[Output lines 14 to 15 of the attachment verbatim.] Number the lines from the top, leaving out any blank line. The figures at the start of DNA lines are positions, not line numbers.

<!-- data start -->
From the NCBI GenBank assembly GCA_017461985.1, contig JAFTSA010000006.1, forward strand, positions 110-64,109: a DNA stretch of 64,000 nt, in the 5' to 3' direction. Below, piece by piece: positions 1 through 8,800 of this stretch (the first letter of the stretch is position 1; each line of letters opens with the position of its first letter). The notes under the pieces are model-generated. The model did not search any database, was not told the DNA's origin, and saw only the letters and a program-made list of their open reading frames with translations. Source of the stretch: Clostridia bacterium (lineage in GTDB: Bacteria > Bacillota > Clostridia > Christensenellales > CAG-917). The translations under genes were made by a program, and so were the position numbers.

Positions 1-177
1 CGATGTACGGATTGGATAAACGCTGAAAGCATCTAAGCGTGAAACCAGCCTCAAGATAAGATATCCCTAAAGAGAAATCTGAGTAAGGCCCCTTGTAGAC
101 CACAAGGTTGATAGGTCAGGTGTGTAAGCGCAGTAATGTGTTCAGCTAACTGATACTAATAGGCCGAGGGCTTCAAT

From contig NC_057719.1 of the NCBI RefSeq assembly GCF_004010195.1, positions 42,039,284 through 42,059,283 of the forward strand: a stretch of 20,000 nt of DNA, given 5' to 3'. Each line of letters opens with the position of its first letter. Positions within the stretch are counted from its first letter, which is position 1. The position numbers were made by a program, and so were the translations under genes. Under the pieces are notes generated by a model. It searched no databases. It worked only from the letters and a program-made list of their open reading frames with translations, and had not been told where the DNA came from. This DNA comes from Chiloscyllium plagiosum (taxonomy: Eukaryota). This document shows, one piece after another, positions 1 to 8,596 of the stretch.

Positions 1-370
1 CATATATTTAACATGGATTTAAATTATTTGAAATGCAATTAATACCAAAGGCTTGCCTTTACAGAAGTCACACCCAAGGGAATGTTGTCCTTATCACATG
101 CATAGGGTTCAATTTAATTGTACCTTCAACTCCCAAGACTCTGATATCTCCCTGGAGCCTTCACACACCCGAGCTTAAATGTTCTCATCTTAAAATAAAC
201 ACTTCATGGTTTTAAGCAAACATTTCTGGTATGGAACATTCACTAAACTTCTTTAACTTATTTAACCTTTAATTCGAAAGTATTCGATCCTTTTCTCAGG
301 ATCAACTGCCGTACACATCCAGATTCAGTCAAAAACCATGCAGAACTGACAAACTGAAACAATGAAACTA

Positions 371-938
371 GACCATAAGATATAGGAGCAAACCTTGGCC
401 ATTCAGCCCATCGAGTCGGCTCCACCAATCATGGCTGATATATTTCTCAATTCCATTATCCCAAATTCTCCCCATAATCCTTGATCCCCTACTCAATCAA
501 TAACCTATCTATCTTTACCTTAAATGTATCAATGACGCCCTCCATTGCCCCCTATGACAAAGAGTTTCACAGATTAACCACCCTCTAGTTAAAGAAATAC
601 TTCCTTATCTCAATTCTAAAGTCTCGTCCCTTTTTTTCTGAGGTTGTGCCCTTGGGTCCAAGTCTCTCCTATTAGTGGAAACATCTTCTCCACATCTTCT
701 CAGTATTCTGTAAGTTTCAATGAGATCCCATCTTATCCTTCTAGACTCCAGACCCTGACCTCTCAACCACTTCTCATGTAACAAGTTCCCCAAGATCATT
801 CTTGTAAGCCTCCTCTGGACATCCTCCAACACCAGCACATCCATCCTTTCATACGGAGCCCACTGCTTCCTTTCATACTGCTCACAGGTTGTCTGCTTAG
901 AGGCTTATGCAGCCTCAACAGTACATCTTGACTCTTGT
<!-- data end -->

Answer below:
501 TAACCTATCTATCTTTACCTTAAATGTATCAATGACGCCCTCCATTGCCCCCTATGACAAAGAGTTTCACAGATTAACCACCCTCTAGTTAAAGAAATAC
601 TTCCTTATCTCAATTCTAAAGTCTCGTCCCTTTTTTTCTGAGGTTGTGCCCTTGGGTCCAAGTCTCTCCTATTAGTGGAAACATCTTCTCCACATCTTCT